that we have built on campus there are multiple   resources that a student can use in 
order to help themselves. For me I think   the first step towards destigmatization is 
always going to be educating people.

Educate   people about mental health and why it is not a 
taboo and why it shouldn't be a hush-hush thing   It's not something that you're supposed 
to take and carry with yourself   every single day It's not supposed to 
be a burden. We're humans and we're,   most of us I believe are capable of emotions and 
feelings. That's who we naturally are. Our natural   instinct is to feel we don't know enough about how 
therapy and how going to a therapist can actually   benefit you.

We think that we're only supposed to 
go to them when we're struggling through something   or when we're going through a crisis. Uh-uh. 
Therapy should just be a year-round thing. You   should just go to therapy for the sake of going 
to therapy. You should go in there and talk about   how you, you're feeling, how your week has been. 
It's something that helps you sort out your life   and sort out your emotions, and help you realize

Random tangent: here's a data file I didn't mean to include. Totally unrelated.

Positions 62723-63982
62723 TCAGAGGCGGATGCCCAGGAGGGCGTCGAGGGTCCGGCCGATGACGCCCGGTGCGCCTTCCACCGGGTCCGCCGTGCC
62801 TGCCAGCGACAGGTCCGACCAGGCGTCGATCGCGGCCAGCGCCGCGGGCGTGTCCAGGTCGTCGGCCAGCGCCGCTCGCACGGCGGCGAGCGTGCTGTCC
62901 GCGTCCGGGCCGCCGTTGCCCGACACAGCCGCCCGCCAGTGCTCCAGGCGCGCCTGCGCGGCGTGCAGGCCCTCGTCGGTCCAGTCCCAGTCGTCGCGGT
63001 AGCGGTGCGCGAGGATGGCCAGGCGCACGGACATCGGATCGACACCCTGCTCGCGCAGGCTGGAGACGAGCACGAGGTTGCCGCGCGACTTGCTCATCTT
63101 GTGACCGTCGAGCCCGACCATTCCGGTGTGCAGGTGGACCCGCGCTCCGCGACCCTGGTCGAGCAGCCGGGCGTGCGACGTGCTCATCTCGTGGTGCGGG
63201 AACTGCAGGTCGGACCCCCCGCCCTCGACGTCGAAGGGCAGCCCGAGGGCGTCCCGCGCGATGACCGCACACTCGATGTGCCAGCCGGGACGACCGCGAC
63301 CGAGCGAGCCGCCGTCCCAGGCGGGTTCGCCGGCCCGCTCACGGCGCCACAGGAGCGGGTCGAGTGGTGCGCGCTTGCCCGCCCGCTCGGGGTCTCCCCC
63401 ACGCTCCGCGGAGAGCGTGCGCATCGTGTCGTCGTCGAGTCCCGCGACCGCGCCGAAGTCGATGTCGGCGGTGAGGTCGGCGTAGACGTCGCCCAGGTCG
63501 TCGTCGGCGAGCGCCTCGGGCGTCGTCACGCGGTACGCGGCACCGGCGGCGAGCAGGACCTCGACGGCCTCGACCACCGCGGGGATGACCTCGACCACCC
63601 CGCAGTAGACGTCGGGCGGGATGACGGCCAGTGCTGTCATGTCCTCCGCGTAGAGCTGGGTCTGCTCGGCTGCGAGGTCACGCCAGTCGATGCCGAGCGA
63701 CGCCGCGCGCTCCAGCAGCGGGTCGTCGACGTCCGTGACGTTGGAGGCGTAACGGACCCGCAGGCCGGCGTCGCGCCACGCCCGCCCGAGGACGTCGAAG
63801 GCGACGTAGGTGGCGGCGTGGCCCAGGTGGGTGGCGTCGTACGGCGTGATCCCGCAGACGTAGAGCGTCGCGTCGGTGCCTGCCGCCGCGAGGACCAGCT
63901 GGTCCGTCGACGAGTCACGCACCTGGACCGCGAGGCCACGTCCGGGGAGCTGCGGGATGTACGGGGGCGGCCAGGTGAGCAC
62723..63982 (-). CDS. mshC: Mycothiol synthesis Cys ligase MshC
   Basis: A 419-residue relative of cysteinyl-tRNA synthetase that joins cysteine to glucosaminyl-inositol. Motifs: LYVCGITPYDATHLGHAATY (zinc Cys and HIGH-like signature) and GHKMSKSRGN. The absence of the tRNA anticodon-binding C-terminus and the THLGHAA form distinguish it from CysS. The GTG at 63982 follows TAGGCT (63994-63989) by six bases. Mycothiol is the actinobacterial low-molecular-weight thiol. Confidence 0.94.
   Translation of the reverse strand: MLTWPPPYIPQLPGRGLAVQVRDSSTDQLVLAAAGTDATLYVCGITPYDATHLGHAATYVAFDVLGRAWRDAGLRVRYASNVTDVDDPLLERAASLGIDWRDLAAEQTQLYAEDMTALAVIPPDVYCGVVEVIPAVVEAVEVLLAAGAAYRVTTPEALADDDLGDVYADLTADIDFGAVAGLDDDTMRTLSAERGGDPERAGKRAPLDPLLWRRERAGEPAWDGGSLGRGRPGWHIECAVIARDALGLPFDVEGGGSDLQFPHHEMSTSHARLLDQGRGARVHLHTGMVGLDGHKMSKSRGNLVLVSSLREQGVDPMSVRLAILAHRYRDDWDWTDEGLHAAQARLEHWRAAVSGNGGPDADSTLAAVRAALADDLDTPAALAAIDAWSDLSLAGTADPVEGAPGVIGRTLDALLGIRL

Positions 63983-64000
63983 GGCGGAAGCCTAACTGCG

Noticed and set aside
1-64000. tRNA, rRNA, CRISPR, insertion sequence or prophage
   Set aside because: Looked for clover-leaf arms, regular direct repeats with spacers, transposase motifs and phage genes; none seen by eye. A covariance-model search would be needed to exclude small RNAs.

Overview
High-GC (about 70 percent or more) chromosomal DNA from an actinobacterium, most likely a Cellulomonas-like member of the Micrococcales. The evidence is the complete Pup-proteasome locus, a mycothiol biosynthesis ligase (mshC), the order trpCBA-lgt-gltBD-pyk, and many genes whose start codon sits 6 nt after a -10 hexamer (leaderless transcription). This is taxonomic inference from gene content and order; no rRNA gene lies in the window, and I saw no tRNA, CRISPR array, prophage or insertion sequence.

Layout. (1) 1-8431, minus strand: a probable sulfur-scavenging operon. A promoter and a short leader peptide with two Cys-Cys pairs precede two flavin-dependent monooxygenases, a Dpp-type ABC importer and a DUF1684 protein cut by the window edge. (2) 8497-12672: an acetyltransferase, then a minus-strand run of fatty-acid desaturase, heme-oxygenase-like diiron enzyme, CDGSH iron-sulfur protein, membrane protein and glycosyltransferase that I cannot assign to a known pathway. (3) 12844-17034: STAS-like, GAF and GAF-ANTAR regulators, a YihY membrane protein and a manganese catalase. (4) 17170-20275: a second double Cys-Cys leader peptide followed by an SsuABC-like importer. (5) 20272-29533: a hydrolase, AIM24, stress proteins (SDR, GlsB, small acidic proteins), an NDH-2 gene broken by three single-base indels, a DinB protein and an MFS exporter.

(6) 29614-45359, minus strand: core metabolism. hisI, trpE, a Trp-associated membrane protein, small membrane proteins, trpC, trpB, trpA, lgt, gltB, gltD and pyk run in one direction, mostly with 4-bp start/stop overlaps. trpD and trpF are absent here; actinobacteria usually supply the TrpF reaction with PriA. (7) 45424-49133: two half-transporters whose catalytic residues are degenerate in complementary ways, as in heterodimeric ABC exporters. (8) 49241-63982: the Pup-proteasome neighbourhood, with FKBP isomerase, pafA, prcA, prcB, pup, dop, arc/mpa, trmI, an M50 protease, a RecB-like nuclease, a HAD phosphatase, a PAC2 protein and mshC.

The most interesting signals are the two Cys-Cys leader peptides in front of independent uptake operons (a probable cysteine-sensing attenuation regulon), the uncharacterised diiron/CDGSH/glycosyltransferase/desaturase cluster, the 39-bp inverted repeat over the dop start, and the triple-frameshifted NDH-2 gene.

and pinpoint what made you happy, what made you   sad, what are the things you like, what things 
you don't like. It's an immensely powerful tool   and I believe that across SUNY campuses we are 
providing students with multiple opportunities to   access these facilities throughout their school 
years, for free. Your school is making sure the   therapy isn't a burden, so when you have that 
resource when you can actually go in and just yell   out – I hate my professor! My classes suck! Math 
is hard! I hate biology! Just go in to say that.   And we laugh about it so much that we just 
need to go into a panic room and scream out   that that's what therapy is.

Go there, talk about 
what's bothering you. It doesn't even have to be,   oh my god, I feel depressed, oh my god